U.S. WWII 9th Infantry Division Shoulder Patch - Old Reliables
New Made Item: Top quality embroidery. The 9th Infantry Division ("Old Reliables") was created as the Ninth Division during World War I, but never deployed overseas. Later, the division was an important unit of the United States Army in World War II and the Vietnam War. It was also activated as a peacetime readiness unit from 1947 to 1962 at Fort Dix, New Jersey, and Fort Carson, Colorado, and from 1972 to 1991 as an active-duty infantry division at Fort Lewis, Washington. Nicknamed the "Old Reliables", the division was eventually inactivated in December 1991.
WW2 Combat chronicle:
The 9th Infantry Division was among the first U.S. combat units to engage in offensive ground operations during World War II. (The others were the 32nd and the 41st in the Pacific on New Guinea, Carlson's Raiders on Makin Island, the 1st Marine, and the Americal on Guadalcanal, and, alongside the 9th in North Africa, were the 1st Infantry, 3rd Infantry and the 2nd Armored Divisions.) The 9th saw its first combat on 8 November 1942, when its elements landed at Algiers, Safi, and Port Lyautey, with the taking of Safi by the 3rd Battalion of the 47th Infantry Regiment standing as the first liberation of a city from Axis control in World War II.
With the collapse of French resistance on 11 November 1942, the division patrolled the Spanish Moroccan border. The 9th returned to Tunisia in February and engaged in small defensive actions and patrol activity. On 28 March 1943 it launched an attack in southern Tunisia and fought its way north into Bizerte, 7 May. In August, the 9th landed at Palermo, Sicily, and took part in the capture of Randazzo and Messina. After returning to England for further training, the division landed on Utah Beach on 10 June 1944 (D plus 4), cut off the Cotentin Peninsula, drove on to Cherbourg and penetrated the port's heavy defenses.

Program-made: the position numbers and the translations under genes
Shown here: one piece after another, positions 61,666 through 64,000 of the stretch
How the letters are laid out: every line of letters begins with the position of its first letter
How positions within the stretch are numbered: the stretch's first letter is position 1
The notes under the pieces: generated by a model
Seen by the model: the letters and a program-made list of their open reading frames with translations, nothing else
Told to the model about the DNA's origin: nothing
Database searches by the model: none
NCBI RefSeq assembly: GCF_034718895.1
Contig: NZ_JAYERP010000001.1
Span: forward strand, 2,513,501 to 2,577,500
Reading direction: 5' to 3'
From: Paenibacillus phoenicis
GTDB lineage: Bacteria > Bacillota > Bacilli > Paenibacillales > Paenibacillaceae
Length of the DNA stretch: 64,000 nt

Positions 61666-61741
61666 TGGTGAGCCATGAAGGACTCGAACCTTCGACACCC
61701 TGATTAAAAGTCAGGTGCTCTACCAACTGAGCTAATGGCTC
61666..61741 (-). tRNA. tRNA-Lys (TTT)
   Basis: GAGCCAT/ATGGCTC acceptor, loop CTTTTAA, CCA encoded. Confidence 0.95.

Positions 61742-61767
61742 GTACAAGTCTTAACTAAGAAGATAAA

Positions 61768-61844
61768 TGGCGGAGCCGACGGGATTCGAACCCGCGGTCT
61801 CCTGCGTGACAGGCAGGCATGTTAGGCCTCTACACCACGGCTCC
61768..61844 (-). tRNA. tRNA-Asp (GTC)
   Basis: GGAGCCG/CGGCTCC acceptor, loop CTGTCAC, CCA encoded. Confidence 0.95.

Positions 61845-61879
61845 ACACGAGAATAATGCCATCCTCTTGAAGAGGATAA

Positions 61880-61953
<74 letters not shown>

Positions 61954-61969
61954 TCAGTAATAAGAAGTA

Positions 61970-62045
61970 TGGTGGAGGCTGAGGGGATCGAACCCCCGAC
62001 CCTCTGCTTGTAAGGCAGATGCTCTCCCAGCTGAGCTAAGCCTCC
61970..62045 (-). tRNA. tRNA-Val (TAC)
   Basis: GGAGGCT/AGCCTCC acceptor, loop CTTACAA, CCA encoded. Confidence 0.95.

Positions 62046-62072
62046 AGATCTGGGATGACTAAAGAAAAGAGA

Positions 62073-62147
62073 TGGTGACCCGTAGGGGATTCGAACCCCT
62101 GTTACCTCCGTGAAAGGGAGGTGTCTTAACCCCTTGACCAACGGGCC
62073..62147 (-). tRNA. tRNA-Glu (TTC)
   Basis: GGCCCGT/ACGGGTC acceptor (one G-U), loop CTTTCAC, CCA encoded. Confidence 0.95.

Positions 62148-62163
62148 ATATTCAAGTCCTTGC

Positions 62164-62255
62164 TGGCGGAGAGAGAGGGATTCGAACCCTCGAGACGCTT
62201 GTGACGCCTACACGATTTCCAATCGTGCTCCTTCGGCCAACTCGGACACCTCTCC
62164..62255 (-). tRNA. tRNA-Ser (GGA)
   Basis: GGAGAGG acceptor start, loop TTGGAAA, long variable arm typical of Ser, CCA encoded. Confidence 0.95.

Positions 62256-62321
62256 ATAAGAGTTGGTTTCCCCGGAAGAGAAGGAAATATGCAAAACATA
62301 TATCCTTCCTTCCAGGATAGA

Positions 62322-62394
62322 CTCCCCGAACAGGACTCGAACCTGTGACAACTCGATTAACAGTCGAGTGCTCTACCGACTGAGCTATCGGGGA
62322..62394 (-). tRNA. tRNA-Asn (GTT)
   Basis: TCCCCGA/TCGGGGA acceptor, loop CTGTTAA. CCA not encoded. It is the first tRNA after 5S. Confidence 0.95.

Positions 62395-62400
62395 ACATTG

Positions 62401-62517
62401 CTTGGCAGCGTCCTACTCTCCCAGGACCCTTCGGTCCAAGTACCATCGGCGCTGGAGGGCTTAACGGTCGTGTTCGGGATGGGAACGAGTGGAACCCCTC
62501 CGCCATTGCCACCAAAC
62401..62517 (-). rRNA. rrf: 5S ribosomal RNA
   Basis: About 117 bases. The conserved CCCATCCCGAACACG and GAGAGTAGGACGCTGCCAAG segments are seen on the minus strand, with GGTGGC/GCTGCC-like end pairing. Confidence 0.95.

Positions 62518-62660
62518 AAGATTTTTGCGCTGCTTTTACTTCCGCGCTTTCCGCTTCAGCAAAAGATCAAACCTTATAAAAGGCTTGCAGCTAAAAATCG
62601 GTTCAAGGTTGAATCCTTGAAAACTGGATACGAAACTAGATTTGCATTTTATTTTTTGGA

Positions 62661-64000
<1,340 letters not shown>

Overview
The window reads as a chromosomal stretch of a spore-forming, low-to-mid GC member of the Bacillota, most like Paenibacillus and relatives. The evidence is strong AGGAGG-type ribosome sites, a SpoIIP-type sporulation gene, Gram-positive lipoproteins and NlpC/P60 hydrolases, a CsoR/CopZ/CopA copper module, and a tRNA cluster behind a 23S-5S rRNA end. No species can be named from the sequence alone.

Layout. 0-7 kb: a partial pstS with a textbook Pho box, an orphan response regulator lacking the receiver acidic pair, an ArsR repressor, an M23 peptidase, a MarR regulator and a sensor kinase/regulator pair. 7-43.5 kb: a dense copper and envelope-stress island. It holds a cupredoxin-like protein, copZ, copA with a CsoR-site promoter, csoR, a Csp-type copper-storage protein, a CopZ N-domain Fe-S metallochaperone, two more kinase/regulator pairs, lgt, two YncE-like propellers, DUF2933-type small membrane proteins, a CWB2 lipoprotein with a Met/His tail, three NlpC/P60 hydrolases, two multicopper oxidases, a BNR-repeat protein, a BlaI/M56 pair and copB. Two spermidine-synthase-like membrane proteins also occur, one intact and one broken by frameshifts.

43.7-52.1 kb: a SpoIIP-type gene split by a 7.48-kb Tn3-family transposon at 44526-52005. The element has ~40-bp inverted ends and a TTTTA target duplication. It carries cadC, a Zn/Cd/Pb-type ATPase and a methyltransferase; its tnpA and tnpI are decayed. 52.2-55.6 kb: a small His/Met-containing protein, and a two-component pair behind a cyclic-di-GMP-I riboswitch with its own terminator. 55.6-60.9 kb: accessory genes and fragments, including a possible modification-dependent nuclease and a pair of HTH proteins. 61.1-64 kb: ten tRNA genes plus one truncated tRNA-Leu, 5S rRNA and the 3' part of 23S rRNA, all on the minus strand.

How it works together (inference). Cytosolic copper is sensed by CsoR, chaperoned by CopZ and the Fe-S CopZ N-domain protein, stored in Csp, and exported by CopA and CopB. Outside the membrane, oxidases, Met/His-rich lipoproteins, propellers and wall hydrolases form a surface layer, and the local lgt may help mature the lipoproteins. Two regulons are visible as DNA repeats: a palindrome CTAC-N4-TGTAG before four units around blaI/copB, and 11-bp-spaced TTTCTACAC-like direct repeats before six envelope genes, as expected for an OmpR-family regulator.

After a brief rest in July, the division took part in the St. Lo break-through and in August helped close the Falaise Gap. Turning east, the 9th crossed the Marne, 28 August, swept through Saarlautern, and in November and December held defensive positions from Monschau to Losheim. Moving north to Bergrath, Germany, it launched an attack toward the Roer, 10 December, taking Echtz and Schlich. From mid-December through January 1945, the division held defensive positions from Kalterherberg to Elsenborn. On 30 January the division jumped off from Monschau in a drive across the Roer and to the Rhine, crossing at Remagen, 7 March.
After breaking out of the Remagen bridgehead, the 9th assisted in the sealing and clearing of the Ruhr Pocket, then moved 150 miles (240 km) east to Nordhausen and attacked in the Harz Mountains, 1420 April. On 21 April the Division relieved the 3d Armored Division along the Mulde River, near Dessau, and held that line until VE-day.
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